I've been thinking more about this.
Just so we're clear, what you're looking for is a function that can be  
given a token list and return true or false depending if, without  
expansion, the list contains a quark.


\if_contains_quarks_p:n{hello\abc}     ->  'false'
\if_contains_quarks_p:n{hello\q_stop}  ->  'true'


No matter how this function is implemented, it's always going to be  
slow. One approach might be (in LaTeX2e pseudocode):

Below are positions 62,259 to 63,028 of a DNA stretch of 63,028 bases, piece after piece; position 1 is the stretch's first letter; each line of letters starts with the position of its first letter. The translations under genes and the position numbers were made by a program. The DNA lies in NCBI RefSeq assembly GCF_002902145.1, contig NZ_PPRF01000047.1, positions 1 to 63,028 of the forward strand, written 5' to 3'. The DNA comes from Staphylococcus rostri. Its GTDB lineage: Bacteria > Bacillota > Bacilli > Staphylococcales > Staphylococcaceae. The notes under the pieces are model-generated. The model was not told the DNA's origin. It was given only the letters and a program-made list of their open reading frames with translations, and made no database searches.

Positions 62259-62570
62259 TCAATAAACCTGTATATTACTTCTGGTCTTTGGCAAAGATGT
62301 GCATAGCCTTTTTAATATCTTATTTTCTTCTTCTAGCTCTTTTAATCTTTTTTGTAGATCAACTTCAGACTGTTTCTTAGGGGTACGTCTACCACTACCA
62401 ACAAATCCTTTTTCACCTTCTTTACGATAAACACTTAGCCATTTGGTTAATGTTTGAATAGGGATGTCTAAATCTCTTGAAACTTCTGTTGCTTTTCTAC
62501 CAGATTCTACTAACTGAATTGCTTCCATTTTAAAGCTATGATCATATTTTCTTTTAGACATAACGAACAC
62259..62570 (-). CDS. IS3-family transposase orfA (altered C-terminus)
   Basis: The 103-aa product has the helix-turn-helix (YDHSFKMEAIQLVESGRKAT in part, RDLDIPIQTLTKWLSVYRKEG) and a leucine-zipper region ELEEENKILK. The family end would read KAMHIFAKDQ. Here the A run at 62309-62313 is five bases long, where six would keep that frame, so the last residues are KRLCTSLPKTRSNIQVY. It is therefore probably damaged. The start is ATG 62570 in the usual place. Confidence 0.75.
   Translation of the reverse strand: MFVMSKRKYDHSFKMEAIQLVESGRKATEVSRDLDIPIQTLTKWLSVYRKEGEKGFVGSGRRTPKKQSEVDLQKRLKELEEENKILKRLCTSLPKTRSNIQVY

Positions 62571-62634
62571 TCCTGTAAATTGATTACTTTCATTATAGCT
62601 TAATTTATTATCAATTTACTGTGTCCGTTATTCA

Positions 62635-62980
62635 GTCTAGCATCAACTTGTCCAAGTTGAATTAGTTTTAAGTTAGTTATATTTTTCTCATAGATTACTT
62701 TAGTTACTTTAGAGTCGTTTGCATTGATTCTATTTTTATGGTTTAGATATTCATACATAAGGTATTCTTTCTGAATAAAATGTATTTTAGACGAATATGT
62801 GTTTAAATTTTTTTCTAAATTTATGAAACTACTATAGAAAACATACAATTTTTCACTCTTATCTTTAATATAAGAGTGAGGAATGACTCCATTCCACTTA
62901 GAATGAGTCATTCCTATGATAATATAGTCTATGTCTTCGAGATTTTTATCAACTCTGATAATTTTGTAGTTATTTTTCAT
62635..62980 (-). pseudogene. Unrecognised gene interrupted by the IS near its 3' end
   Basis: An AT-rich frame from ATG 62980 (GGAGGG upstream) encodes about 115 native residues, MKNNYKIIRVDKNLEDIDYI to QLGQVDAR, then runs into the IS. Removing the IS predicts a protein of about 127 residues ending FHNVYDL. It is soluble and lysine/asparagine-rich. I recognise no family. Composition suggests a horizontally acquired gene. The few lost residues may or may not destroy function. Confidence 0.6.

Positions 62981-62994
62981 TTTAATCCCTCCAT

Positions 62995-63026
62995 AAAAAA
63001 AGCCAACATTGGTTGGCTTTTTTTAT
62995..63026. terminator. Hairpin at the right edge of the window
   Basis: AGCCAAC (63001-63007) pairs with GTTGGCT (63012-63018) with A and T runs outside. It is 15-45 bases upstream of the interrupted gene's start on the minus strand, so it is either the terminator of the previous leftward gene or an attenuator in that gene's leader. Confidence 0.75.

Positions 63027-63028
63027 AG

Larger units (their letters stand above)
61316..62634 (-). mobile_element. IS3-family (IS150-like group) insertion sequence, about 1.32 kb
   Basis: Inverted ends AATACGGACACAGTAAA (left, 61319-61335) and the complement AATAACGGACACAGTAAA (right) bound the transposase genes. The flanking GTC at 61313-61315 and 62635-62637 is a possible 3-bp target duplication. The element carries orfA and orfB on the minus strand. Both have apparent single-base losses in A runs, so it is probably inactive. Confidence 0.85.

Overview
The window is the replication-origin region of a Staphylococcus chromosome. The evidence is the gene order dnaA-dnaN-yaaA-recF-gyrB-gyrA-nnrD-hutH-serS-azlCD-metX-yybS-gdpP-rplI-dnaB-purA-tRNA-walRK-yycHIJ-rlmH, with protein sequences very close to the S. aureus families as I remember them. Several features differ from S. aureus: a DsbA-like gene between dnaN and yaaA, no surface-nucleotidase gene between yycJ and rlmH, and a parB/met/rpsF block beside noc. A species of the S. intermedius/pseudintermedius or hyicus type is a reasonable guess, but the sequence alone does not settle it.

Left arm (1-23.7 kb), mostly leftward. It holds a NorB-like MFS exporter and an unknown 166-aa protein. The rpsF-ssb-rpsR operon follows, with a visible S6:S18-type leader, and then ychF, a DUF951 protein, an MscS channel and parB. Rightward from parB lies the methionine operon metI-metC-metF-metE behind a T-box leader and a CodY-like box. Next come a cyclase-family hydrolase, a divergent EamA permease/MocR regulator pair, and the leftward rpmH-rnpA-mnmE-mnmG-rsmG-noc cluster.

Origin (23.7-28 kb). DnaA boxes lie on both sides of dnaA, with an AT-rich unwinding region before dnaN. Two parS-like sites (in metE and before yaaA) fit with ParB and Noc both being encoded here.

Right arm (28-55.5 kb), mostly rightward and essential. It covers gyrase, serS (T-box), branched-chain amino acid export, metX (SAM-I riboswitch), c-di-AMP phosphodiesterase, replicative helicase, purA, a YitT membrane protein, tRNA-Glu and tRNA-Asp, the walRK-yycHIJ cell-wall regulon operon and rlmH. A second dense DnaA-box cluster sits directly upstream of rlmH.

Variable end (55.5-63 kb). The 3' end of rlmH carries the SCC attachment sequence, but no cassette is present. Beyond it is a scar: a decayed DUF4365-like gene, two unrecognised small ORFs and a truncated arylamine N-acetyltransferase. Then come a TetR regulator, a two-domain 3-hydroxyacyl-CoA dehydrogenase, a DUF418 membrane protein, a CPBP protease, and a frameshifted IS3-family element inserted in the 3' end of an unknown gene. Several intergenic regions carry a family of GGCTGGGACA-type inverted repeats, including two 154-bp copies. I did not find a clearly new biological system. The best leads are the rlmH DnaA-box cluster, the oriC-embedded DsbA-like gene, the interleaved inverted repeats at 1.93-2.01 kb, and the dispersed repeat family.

But it's not necessarily robust. Maybe some punk will come along and  
define a whole bunch of \q_ macros that aren't quarks. Or define  
quarks that don't start with \q_. Or maybe you want to distinguish the  
case when a quark has been misspelled.

Anyway, an alternative might be to globally record all quarks are  
they're defined:

\def_new:Npn \quark_new:N #1{
   \seq_push:Nn \g_all_quarks_seq {#1}
   \tlp_new:Nn #1{#1}

Then \g_all_quarks_seq can be queried to answer the question "is this  
token/control sequence actually a quark?". Not fast, but it's more  

  - What do you think?
  - How necessary is it to be able to answer this question in general?
    (I.e., when you're not looking for a *specific* quark.)